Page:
A Datacenter Management Service (DMS) is a system that executes and organizes tasks, known as actions, through two key integration points or adapters. A DMS is commonly implemented through a variety of computing devices including, but not limited to, mainframes 108, servers 106, workstations 104, and so on. A number of applications 102 are executed in the networked environment 110, which may be cloud-based. The collection of computing devices collectively perform tasks associated with DMS services 114, which may involve one or more role based access control (RBAC) providers 124. ActionSource interface 112 enables initiation and tracking of actions, while action interface 116 enables performance of the actions. ActionSource adapters 118 and action adapters 122 may participate in an architecture that utilizes the Inversion of Control (IoC) principle of software design to perform the tasks by dependency inversion in a system according to embodiments. DMS data store 120 enables reporting, monitoring, and/or administration of the actions across the cloud sites and technologies.

In a system according to embodiments, the interfaces enable common interface for all technologies to perform management tasks known as actions against one or more servers. Adapters specific to action initiators (actions sources) or action performers (actions) to be performed from any source against any destination. DMS services 114 enable common runtime for actions against one or more cloud sites from a single initiated action and coordinate actions and ActionSources. RBAC provider 124 may provide access at a per-task, resource, or target level.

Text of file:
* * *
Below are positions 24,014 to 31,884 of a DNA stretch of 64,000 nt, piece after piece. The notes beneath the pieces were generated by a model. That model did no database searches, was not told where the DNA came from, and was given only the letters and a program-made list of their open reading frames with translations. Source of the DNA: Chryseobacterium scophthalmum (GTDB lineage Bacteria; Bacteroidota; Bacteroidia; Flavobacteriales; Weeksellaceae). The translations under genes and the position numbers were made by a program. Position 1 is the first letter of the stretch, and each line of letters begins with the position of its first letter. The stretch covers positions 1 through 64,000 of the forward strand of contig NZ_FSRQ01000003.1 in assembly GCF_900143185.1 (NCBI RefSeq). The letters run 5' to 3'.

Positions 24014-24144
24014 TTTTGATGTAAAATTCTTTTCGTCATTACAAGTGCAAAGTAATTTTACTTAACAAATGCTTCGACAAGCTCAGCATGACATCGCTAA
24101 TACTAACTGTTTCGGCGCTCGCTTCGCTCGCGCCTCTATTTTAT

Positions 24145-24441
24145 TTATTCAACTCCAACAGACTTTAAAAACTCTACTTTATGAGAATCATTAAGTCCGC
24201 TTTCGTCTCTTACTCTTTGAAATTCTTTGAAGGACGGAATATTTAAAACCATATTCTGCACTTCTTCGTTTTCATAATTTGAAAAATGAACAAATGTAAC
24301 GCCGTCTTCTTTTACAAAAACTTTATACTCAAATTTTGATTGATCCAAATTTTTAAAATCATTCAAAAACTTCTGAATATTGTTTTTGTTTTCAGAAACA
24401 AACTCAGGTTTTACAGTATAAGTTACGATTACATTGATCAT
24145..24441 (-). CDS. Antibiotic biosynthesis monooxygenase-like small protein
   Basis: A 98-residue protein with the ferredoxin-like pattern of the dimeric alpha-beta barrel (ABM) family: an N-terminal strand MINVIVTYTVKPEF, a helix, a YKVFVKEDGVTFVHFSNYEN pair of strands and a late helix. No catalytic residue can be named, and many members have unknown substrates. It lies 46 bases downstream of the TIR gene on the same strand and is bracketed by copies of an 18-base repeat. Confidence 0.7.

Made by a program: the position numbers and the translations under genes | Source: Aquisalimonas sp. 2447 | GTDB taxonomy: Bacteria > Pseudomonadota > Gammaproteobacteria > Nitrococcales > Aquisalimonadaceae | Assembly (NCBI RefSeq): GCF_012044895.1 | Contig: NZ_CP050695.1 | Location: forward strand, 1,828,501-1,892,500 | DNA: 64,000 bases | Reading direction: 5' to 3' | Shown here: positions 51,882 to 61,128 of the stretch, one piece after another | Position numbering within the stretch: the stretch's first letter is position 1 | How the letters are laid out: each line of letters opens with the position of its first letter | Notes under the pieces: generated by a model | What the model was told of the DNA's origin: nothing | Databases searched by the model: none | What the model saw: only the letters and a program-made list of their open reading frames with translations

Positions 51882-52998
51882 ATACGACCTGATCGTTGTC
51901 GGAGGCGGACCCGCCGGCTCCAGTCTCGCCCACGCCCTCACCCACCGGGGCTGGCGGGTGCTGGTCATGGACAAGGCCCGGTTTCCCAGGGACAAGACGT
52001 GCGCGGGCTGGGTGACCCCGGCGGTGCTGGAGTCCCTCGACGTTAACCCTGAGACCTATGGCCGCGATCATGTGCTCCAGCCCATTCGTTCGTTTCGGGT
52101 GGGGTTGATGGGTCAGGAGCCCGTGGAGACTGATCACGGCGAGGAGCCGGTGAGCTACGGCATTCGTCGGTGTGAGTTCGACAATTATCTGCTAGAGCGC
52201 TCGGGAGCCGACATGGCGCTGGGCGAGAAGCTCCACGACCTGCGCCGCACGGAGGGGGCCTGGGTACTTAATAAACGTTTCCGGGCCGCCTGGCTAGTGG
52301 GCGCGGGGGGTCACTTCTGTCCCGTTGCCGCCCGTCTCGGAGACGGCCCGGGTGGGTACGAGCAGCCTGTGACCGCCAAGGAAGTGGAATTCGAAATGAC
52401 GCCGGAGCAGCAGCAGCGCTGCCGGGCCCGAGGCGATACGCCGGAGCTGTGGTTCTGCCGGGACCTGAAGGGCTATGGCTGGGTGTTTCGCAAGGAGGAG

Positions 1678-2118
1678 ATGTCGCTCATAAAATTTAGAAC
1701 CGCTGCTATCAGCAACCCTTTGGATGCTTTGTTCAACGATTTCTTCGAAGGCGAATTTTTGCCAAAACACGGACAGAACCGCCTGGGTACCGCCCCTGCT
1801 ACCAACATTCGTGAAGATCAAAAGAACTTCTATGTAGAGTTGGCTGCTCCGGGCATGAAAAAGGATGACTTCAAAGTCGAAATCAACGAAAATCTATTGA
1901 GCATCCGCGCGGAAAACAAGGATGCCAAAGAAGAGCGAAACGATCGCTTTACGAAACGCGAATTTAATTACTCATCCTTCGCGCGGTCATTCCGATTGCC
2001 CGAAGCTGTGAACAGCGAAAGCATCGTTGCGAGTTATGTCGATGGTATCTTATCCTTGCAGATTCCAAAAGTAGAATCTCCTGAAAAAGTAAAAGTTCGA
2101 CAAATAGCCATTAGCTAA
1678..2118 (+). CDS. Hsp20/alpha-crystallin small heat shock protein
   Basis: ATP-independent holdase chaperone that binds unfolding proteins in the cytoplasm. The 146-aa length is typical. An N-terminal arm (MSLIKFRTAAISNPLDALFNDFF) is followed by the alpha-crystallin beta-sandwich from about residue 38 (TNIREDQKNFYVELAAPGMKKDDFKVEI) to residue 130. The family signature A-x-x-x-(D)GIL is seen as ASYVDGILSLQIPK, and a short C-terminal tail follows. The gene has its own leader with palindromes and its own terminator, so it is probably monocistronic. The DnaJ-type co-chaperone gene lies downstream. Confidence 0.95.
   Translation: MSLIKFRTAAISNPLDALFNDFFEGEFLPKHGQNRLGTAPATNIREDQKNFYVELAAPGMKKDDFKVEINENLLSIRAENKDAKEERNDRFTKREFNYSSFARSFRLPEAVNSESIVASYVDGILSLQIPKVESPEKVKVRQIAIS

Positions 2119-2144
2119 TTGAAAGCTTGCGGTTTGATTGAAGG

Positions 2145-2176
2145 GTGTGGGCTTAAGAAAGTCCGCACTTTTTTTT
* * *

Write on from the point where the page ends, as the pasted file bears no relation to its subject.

Diagram 200 of FIG. 2 illustrates example DMS action interfaces and adapters. The adapters participate in an architecture that utilizes the Inversion of Control (IoC) principle of software design to perform the tasks by dependency inversion. The two integration points or adapters are ActionSource Types 220 and Action Types 208. ActionSource Types 220 is the type of source that can initiate an action. This is the input into the system that initiates automation. Any ActionSource Type may be integrated with DMS through the implementation of the IActionSource 212 and IActionSourceType 214 interfaces in a system according to embodiments. Action Types 208 are the type of action 206 that is executed based on initiation by any ActionSource Type 220. This is the component that does the work for datacenter tasks or incident remediation. Any Action Type 208 may be integrated with DMS through the implementation of the IAction 202 and IActionType 204 interfaces.

Actions may be initiated and tracked (216) through ActionSource 218, which is controlled by ActionSource factory 222. Actions 206 are provided by action factory 210. Action instances implemented by the Action Type 208 contain the code for remote manageability. An action is initiated through the Action Dispatcher API 224 by any application or service executed on one or more servers 226.

FIGS. 3A and 3B illustrate example components and their interactions in a system according to embodiments. The configuration, organization, orchestration, integration, and execution of the integration points enables a system according to embodiments to address datacenter automation of management and incident remediation across technology silos and multiple server types and instances in a datacenter. This approach enables a much higher degree of flexibility since the solution is not tied to a single proprietary task implementation model and/or software development kit to handle the integration with new task sources or task implementations. The flexibility means that DMS components such as the Action Invoker Application can integrate with other solutions without requiring the rest of DMS-reducing the risk of solution lock-in. It also means that DMS can implement multiple task sources and providers (ActionSource Type and Action Type implementers and executors) at a much higher level. For example, DMS can use any desired solution provided the key interfaces are implemented to integrate with DMS.